By Jim Tortolano
Calling for civility in an age of divisiveness, Lyn Semeta took the oath Monday night as the 82nd mayor of Huntington Beach.
Sworn in as mayor pro tempore was Jill Hardy.
Before a capacity crowd in the council chambers outgoing mayor Erik Peterson handed over the gavel to Semeta, who yielded her former position as pro tem to Hardy, a former mayor.
“I think I like sitting here,” said Semeta to laughter as she settled into the mayor’s chair on the dais. “We have many changes coming to Huntington Beach this year,” she said, praising new City Manager Oliver Chi for his “innovation” and city’s public safety departments.
“Our country is in a divisive place,” she said. “People are angry. Anger permeates our meetings sometimes. I don’t discount it. I always encourage people to come to our meetings. I always have advocated for increased transparency.
“Speaking at a council meeting is difficult and can be intimidating, so I applaud those who do it anyway. You know local government is where people can make the biggest difference influencing our daily lives,” she said. “And yet it’s possible to disagree – even if we have radically differing opinions – while maintaining respect for one another. By maintaining civility we can arrive at better solutions to our most pressing problems.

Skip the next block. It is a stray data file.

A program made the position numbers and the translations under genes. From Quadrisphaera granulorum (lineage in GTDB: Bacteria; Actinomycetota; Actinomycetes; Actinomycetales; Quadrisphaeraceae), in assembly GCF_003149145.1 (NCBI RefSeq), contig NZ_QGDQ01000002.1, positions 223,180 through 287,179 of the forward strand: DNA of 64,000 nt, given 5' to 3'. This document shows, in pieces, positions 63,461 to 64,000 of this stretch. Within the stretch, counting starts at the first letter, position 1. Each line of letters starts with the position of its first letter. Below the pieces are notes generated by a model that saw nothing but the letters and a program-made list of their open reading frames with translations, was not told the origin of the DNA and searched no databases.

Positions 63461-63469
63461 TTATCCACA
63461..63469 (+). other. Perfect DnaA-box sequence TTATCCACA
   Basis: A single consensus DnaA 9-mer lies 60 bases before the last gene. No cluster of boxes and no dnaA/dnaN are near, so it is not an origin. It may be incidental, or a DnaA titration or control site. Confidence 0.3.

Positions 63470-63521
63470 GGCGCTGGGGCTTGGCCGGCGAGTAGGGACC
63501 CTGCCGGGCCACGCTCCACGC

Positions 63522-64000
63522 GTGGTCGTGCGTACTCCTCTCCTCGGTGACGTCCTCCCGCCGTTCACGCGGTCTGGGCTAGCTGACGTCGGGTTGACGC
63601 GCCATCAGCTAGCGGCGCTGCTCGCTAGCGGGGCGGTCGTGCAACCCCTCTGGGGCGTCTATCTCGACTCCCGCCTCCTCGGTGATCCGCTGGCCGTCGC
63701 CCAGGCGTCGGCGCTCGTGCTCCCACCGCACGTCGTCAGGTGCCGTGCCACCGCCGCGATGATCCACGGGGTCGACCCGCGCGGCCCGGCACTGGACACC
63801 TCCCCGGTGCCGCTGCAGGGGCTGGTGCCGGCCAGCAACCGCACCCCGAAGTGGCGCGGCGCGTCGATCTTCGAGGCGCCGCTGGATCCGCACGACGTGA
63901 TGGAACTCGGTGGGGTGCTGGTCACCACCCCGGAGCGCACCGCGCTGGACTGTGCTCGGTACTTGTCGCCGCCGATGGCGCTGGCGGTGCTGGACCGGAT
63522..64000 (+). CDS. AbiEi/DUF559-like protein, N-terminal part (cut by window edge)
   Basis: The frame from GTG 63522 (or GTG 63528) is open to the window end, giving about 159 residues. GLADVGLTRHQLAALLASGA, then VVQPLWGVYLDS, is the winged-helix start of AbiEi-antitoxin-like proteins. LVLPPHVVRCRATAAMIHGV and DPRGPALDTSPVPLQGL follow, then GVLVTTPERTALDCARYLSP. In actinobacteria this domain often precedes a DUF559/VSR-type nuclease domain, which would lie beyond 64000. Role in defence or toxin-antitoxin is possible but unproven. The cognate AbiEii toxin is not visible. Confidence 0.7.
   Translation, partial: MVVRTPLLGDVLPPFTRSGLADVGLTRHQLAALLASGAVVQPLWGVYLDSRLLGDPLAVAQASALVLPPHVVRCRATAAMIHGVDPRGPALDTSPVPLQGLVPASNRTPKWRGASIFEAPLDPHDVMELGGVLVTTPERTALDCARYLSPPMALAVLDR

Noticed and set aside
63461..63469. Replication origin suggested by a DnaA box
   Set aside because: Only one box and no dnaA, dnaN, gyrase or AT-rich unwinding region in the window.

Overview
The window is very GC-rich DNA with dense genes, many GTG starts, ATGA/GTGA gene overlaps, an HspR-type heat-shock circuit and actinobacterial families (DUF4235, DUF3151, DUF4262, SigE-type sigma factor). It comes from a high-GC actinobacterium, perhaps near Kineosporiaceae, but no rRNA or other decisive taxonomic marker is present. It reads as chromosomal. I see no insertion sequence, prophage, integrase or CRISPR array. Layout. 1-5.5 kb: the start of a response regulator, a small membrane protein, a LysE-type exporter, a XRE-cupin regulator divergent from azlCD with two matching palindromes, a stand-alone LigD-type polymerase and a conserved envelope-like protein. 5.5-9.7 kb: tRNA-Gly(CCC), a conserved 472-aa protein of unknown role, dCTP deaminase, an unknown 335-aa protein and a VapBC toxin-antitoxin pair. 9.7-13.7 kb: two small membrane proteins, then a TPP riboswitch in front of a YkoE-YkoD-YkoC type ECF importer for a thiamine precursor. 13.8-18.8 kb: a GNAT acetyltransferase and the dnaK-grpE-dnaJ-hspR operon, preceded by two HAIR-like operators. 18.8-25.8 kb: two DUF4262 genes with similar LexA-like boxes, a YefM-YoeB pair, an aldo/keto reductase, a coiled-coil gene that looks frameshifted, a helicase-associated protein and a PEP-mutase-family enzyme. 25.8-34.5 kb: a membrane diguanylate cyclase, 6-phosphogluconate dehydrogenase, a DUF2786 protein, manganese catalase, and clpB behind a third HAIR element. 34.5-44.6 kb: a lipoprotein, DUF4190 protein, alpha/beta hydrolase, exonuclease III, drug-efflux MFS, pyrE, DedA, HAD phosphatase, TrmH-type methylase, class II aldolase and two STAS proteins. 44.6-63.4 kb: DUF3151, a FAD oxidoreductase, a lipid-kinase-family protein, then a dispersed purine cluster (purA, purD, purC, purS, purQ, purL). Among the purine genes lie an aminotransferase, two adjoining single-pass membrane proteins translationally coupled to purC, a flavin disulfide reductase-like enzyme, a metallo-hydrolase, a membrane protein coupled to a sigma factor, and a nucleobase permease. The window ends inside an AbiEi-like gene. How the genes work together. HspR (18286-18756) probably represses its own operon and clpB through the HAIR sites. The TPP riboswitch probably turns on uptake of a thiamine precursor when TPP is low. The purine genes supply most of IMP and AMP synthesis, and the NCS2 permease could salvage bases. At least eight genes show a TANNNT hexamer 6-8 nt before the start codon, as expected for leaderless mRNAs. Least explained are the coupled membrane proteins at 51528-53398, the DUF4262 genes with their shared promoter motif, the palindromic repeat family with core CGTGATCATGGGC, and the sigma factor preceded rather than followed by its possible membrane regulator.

“Huntington Beach is a great place to call home,” she added. “We all share the goal of maintaining our quality of life. So though our opinions might differ, those opinions are unified by that common value.”
Peterson made his farewells both in a pre-recorded video and in live remarks. He lauded the city’s community spirit. He also praised the role of municipal government. “It’s where your voice is heard at the local level,” he said.
Also on Monday night, the council approved on a 7-0 vote a resolution to extend an invitation to the City of Biarritz, France to establish a “Sister City” relationship. Biarritz is a resort town of 25,000 people and the “surfing capital of Europe.”
Categories: Huntington Beach